The Full-Body Workout
I get it, time is never on our side and it is seldom we have enough of it free to hit the gym for a satisfying, invigorating, and body-shaping workout.
But time shouldn’t stop you from reaching your fitness goals. If time is of the essence, you should aim to do at least one full-body workout per week. Full-body workouts increase your metabolism due to the amount of muscle mass you’re targeting. Working out multiple muscle groups at once will subsequently free up more downtime to handle your daily obligations and its great for muscle recovery.
Here is a series of functional exercises you can follow to get you started:
Morning cardio on an empty stomach is the optimum time for burning fat. While you sleep your body eats away at your energy reserves (also known as glycogen stores). This eliminates the two step process of burning glycogen then burning fat, and instead attacks the fat right away. They say fasted cardio allows you to burn up to 300% more fat. Of course, a clean diet, sans alcohol and sugar, also helps.
Certain circumstances (like intense cardio) call for active rest depending on the nature of your workout. The purpose of resting periods between exercises is to get your heart rate down and to reduce the buildup of blood lactate. Recovery periods start at 20 seconds but shouldn’t exceed two minutes. A full and complete stop during your workout is never an ideal choice. The 15-20 seconds it takes you to re-rack your weights or get from one station to another is your active rest.
Posture and technique are the most important factors when doing pushups. Your body should form a straight line from your head down to your ankles. If a stick were placed on your back, it should make contact with your head, upper back, and butt. Keep your body in that alignment the entire time to avoid throwing your spine out of alignment and to decrease your chances of injury. While the exercise is called a push-up, the lowering portion of the move is equally involved in strength building. It is important not to let gravity do the work for you. At the top of the pushup, with the palms directly beneath your shoulders and your elbows tucked close to your sides, pretend to grab the floor with your fingertips. This turns on your lats (the largest muscle in your back) which you will use to pull your chest towards the floor and power back up to the top.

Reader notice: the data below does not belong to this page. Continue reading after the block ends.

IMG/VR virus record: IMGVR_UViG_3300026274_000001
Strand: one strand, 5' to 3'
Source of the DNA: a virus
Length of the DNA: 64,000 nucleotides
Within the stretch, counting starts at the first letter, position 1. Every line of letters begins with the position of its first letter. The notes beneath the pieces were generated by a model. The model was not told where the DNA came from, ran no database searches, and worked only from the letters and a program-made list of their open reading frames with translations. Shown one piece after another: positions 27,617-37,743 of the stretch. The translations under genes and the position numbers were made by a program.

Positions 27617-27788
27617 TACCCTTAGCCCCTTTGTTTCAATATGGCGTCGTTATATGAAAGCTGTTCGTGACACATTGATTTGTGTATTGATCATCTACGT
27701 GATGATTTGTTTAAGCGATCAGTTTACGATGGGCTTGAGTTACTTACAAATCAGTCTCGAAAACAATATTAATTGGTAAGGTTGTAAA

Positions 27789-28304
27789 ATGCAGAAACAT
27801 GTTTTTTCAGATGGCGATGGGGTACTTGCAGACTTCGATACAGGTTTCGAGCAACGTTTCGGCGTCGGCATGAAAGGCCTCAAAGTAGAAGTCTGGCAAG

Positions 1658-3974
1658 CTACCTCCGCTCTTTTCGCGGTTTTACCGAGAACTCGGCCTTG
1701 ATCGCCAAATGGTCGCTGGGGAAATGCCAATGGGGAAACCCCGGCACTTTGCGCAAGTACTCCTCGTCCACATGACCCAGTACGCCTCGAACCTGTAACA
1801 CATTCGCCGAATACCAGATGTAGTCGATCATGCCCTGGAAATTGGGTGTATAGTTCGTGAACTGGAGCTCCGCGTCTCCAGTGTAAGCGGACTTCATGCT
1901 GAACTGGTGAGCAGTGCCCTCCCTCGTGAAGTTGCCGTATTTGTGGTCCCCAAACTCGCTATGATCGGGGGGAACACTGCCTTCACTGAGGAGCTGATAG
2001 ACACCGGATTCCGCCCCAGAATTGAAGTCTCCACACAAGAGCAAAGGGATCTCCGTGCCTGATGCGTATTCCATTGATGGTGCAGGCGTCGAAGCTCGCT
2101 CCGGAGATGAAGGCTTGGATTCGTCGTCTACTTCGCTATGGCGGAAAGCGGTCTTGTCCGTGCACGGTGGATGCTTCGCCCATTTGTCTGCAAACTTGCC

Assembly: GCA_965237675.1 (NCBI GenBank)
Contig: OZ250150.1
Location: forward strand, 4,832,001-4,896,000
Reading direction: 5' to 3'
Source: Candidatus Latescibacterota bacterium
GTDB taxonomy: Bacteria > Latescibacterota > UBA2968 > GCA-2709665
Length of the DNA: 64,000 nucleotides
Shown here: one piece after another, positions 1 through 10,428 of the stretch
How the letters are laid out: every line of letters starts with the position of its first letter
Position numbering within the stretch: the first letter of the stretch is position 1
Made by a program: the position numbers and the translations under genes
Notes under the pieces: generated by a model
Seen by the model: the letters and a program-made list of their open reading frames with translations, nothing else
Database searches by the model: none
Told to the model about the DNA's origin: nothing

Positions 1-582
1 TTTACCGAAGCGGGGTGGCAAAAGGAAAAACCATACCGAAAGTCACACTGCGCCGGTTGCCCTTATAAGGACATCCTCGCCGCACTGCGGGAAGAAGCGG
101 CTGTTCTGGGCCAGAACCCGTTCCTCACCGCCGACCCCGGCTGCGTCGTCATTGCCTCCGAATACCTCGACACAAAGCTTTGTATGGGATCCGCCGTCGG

It is easy to tone your triceps with a basic body-weight exercise that doesn’t require much equipment. Simply position your hands (shoulder-width apart) on a secured bench or stable chair with your legs extended out in front of you. Straighten your arms and slowly lower your body toward the floor until your elbows are at about a 90-degree angle. Keep a little bend in your elbows at all times to keep the tension on your triceps and off your elbow joints. Once you’ve reached the bottom of the movement, press down into the bench to return to the starting position. This completes one rep.
If you’re ready to step it up to the next level, try these full-body circuit sets:
SET 1: 15 pull-ups (targets arms), 15 push-ups (targets chest), 15 squats (targets butt) and 30 crunches (targets abs)
SET 2: 15 incline presses (targets chest), 15 bent-over rows (targets back), 15 reverse alternating lunges (targets legs), and 30 plant twists (targets abs).
Sidebar note: be sure to google each exercise to ensure proper posture.
The trick is devising a quick and efficient full-body workout that you can complete in the time it takes to shower and shave. Once your routine is in place, you want to go through these exercises at a fast pace, completing as many reps as possible in a short amount of time. Good luck!
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